There wasn’t much in the old blue van. Boxes of clothes, a few shoes, books, pictures. A stereo and cassette tapes. Boy, did I think that stereo was cool.

I knew that I’d pick posters after I got there, after my dad and stepmom had gone back home. I hoped I had a view of the lake, and I did, if you can call a sliver of sight a view.

I got there first. I can’t remember which floor I was on now; 14th or 15th maybe. Mertz Hall, where they put most of the freshman. I remember checking in, with my dad and stepmom there beside me, and hauling boxes from the blue van to the room so high up. It was so tiny; barely enough room for the two beds and desks, but I didn’t care. I thought it was beautiful.

My dad thought it was a shithole, or at least that’s what he said as he dropped the box onto the bed and said they were leaving. They were supposed to stay for the weekend; out of state students came early, and since there weren’t many out of state students I was alone there on that floor. Before we had cell phones. Before I knew that the word text would someday be a verb. Before I even knew the phone number of the one phone in the quad.

But they left, and I thought he was such an asshole. I was excited to be there all alone but scared, too, and that room was so quiet with just me. No little sisters to keep me company. No waitressing job to keep me busy. No homework yet to fill the time.
Just me. Just quiet. Just my sliver of a view.

I hadn’t met my roommate yet though we’d exchanged a letter or two over the summer. I knew her name was different than anyone I’d ever known in my little hometown in Kansas. I knew she was from a Chicago suburb. I knew that we were different in ethnicity and religion and academic interests and culture.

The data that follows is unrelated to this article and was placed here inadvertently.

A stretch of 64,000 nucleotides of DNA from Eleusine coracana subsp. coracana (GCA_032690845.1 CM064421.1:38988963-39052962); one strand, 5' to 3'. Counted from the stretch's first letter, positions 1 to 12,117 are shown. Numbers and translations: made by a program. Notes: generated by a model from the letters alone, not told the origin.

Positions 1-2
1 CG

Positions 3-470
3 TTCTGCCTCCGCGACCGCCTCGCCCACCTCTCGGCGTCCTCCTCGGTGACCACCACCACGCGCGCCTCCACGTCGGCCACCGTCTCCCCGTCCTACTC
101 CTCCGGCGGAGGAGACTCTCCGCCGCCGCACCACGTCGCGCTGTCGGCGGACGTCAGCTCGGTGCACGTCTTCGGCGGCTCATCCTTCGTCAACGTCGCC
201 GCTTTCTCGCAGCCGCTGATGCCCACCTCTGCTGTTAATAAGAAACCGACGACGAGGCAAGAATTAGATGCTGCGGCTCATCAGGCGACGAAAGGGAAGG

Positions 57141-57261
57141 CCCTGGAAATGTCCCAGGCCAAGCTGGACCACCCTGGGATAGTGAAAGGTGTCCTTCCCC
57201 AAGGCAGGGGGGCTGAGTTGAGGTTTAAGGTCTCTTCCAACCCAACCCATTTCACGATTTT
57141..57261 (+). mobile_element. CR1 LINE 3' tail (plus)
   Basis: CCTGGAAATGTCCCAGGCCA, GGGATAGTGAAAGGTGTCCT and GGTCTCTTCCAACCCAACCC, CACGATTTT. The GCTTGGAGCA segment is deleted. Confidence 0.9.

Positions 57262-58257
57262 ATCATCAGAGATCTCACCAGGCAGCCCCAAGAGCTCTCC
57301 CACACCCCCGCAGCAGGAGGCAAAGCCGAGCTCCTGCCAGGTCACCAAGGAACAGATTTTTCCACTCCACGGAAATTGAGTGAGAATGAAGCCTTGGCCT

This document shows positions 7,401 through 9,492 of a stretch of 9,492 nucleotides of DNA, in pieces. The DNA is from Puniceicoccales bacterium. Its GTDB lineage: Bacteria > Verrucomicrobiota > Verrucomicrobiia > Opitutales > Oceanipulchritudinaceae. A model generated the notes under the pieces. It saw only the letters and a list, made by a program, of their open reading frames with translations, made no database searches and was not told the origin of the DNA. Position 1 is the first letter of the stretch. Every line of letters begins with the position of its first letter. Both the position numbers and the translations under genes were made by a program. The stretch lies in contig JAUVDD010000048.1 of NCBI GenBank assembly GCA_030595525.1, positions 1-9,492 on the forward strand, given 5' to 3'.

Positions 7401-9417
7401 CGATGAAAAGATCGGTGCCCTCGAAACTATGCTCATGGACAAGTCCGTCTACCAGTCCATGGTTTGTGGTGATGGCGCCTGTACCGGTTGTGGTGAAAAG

I didn’t know that she’d get a little wild once she no longer had parents watching her every move. I didn’t know she’d pass out drunk at frat parties and have to be carried back to the room, or that she’d bring random guys back to the room while I was trying to sleep. I didn’t know that those guys would be so mean to her, making fun of the way she smelled and taking pictures as others sprayed Lysol on her feet as she was passed out.

I didn’t stay in that room long. I couldn’t handle her and she didn’t like me, but there were two other girls on the other side of the quad with the same issue. So I swapped rooms with Laura, and traded Shilpa for Amy. I lost my sliver of a view, instead having a window that looked out over a busy street and another dorm across the way.

I learned that living with someone, even when it seems like it should work on paper, isn’t easy. I learned that hearing someone whisper “I wub you my Robby Wobby” over and over again before she uses the baby voice to talk dirty to Robby Wobby is just as uncomfortable as having two people all over each other in the bunk below you.

My first year in Chicago was spent in that dorm, sharing the common bathroom and showers in the quad, sharing a phone that everyone else had to use, too, and realizing that there was just as much to learn outside the classroom as there was during a lecture or a lab.

I can’t say I miss that dorm, but I do miss that sliver of a view.

Linking up for Ann Imig’s #WhereILivedWednesday